The Coronavirus Genomics UK consortium, which is led by Cambridge researchers, has received £12.2 million from the governmentLucas Maddalena

The Coronavirus Genomics UK (COG-UK) consortium, led by researchers at the University of Cambridge, has received £12.2 million in funding from the Department for Health and Social Care.

The project was set up in March to sequence samples of coronavirus from patients across the UK, and is a partnership between the Government, the NHS, and universities.Sequencing a genome involves determining the series of DNA bases of which it consists.

Over 100,000 SARS-CoV-2 genomes have been generated and published so far, constituting 45% of the global total. 

The new funding will be used to increase the number of samples processed and strengthen the consortium’s infrastructure. COG-UK currently sequences 8,000-10,000 samples per week, but researchers hope to double this number over the following months.

Professor Ian Goodfellow, who leads the local Cambridge sequencing team in addition to his position at the Department of Pathology, told Varsity that “there has been tremendous progress”.

“The rapid establishment of a national genomics consortium such as this is a great testament to the UK scientific community and their desire to use their skills to end this pandemic,” he says.

“This funding allows us to expand our capacity and to begin to turn what started life as a research network into a service that is better integrated in the overall UK COVID-19 response,” explained Dr Ewan Harrison, a Senior Research Associate at the Department of Medicine.

 The development of rapid and cheap sequencing technologies over the last two decades has made the process significantly more accessible.

Determining viral genome sequences helps in “understanding transmission in hospitals and care homes” where “this has led to improvements in infection control”, according to Harrison.

The genomic databases that COG-UK is constructing also allow researchers to track mutations, including those that could affect resistance to future vaccines.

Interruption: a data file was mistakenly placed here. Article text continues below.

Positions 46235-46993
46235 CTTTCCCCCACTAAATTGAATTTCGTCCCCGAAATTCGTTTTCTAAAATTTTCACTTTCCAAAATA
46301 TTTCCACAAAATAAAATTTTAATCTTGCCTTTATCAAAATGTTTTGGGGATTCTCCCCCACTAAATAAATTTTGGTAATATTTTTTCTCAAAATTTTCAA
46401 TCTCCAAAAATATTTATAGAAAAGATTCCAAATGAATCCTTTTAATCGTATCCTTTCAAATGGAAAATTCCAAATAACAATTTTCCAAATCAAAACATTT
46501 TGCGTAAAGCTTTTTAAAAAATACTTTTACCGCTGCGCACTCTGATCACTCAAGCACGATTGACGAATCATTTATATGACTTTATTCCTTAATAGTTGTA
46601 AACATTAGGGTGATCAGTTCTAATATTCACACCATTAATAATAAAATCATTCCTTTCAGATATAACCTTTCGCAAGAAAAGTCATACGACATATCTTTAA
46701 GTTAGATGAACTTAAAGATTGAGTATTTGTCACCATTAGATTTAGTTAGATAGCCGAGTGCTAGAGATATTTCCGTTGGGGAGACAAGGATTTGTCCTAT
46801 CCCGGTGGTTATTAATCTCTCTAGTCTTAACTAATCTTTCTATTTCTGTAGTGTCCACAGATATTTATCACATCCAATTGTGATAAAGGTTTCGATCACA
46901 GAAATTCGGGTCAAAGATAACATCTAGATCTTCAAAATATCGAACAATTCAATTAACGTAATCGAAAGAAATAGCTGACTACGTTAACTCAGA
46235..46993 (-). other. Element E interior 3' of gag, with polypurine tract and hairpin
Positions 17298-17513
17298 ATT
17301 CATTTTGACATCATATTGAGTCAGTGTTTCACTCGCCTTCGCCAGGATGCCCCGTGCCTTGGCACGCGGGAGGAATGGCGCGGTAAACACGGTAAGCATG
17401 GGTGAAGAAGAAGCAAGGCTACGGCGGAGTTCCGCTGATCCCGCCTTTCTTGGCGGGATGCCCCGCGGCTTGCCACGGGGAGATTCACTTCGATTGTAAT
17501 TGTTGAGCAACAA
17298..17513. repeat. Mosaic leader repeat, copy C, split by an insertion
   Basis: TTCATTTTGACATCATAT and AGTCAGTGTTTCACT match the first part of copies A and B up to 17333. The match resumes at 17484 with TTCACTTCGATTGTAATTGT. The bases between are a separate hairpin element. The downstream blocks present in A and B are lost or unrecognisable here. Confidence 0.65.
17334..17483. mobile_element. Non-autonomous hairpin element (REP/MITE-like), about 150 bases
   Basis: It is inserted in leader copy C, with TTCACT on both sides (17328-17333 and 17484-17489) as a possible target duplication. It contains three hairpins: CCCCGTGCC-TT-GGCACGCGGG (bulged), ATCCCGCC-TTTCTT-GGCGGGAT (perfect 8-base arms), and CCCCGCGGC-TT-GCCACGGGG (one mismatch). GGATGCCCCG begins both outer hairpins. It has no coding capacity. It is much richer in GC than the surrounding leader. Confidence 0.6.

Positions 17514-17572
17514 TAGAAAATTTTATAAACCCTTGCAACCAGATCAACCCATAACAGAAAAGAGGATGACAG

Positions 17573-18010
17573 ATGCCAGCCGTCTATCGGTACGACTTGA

The samples chosen for sequencing “are selected on various criteria,” notes Goodfellow, and come from three sources. Samples from all “patients currently admitted to any of the Cambridge University Hospitals” are analysed to “monitor hospital outbreaks”. More samples are collected from across the East of England to “get a good representation of viruses that are circulating across the region”.

Harrison adds that COG-UK tries “to capture samples from key studies like vaccine trials” and “from patients with the most severe disease”.

Further to these sources, the local team has recently started including samples collected from students participating in the University’s screening programme. This will help to “understand transmission in the student population”, says Goodfellow.

Although Goodfellow is pleased with the achievements of the consortium, he emphasises that the project is “very labour intensive” and “requires significant expertise”.


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He noted that despite technological advances, he “would not want to downplay the challenges with undertaking this work [...] Generating sequences of patient samples on this scale, in this time frame has never been done before”.

Infrastructure created by the COG-UK effort may also “facilitate the formation of a national genomics support service for epidemics other than COVID,” he explained.

The new funding awarded to the consortium comes as England approaches the end of its month-long lockdown. The latest figures from the University show that the number of new asymptomatic cases among University members has fallen to the lowest level since the first week of testing.

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